Head Start to end school 3 weeks early

By Tim Pulliam, General assignment reporter, tpulliam@wjxt.com
Published On: May 14 2013 04:13:57 PM EDT
Updated On: May 14 2013 07:42:30 PM EDT

Starting this Friday, about 2,000 Head Start students here in Jacksonville will end their school year EARLY. It's the result of a federal takeover of the local Head Start, that's requiring the hiring and training of NEW staff. And parents tell us they're not happy about it.

JACKSONVILLE, Fla. -

Nathaniel Borden is one of the parents surprised by a letter he received from the Community Development Institute late last week saying classes would be ending for his youngest child on Friday.

It's a huge inconvenience for him and his wife, who have two girls ages 4 and 5 along with full-time jobs.

"So now come next week, while my other daughter is still in school, now we are going to have to find someone to watch our 4-year-old while we both go to work or one of us is going to have to take off from work," Borden said.

The Community Development Institute took over managing the Jacksonville Urban League's Head Start program last month after the organization's leadership was suspended due to unresolved code violations and safety standards.

CDI told parents in the letter that it determined some aspects of the Head Start program did not ensure children's safety, so to correct the matter, additional staff needed intensive training. As a result, classes for children older than 3 and those enrolled in the Voluntary Pre-K program will end Friday, nearly three weeks earlier than expected.

"We are truly sorry for any disruption this may cause your family, but strongly believe that it is necessary to ensure the safety of your children," CDI said in the letter.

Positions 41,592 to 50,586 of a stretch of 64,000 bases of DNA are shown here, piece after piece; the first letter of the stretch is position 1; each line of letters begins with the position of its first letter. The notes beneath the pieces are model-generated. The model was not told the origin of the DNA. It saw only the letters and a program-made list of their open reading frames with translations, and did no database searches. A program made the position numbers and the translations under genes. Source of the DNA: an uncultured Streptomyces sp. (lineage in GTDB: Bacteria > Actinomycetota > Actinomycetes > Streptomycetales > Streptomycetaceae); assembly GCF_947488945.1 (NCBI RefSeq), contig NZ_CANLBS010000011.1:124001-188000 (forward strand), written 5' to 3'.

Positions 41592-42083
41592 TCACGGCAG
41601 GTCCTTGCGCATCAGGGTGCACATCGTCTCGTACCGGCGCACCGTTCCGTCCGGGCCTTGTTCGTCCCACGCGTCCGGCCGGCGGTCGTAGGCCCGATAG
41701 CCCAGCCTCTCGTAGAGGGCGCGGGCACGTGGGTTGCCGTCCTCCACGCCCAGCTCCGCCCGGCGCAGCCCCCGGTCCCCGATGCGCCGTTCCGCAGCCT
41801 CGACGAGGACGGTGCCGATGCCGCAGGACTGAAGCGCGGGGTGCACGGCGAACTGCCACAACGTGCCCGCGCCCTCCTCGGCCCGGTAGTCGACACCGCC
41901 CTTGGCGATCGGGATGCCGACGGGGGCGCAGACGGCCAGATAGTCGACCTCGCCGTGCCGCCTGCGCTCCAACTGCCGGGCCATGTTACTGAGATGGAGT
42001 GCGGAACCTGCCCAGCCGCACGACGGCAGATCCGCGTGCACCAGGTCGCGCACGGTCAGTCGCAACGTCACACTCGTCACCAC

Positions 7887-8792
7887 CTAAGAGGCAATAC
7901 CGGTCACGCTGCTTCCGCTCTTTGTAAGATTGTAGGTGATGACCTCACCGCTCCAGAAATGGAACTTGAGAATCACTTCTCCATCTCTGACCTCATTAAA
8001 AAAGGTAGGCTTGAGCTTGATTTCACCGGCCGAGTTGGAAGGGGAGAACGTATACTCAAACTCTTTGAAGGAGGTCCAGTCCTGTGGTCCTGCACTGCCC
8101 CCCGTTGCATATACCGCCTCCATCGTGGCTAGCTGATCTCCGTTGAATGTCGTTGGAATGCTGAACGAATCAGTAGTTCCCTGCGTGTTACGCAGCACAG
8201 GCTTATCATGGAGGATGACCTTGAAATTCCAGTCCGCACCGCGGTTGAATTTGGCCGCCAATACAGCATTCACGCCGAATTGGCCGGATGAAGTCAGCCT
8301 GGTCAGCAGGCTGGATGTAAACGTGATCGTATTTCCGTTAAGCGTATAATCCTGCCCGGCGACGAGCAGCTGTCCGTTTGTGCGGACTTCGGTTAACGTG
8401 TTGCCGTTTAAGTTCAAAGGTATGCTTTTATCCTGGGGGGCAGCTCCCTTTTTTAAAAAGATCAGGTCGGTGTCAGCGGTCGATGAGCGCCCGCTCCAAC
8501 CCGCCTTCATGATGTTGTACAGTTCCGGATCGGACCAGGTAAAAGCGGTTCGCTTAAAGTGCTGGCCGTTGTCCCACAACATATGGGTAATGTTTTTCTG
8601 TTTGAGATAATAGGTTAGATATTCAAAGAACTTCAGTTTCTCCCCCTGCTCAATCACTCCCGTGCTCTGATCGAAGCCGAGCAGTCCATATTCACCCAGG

It's estimated the change will affect 2,000 Head Start students.

Borden said his 4-year-old was heartbroken.

"She's wondering why my 5-year-old is able to stay and go to school and she's not able to go to school, being that she just started in January," he said. "She was saddened."

Antonio Wright is one of the lucky parents. His stay-at-home wife will be looking after their two children. He feels for the families who now have to shuffle their schedules around.

"It's going to suck for them, but they'll find a solution," Wright said.

It's a problem many parents are trying to figure out.

"They should have given people more notice than what they did," Borden said.

Department of Children and Families spokesman John Harrell said the company that took over the Head Start program has the right to make these cuts. He said DCF is urging parents to make sure their children are in properly licensed and maintained day care facilities.

If they can't afford it and are looking for guidance to more affordable options, contact the Early Learning Coalition at 904-208-2044.

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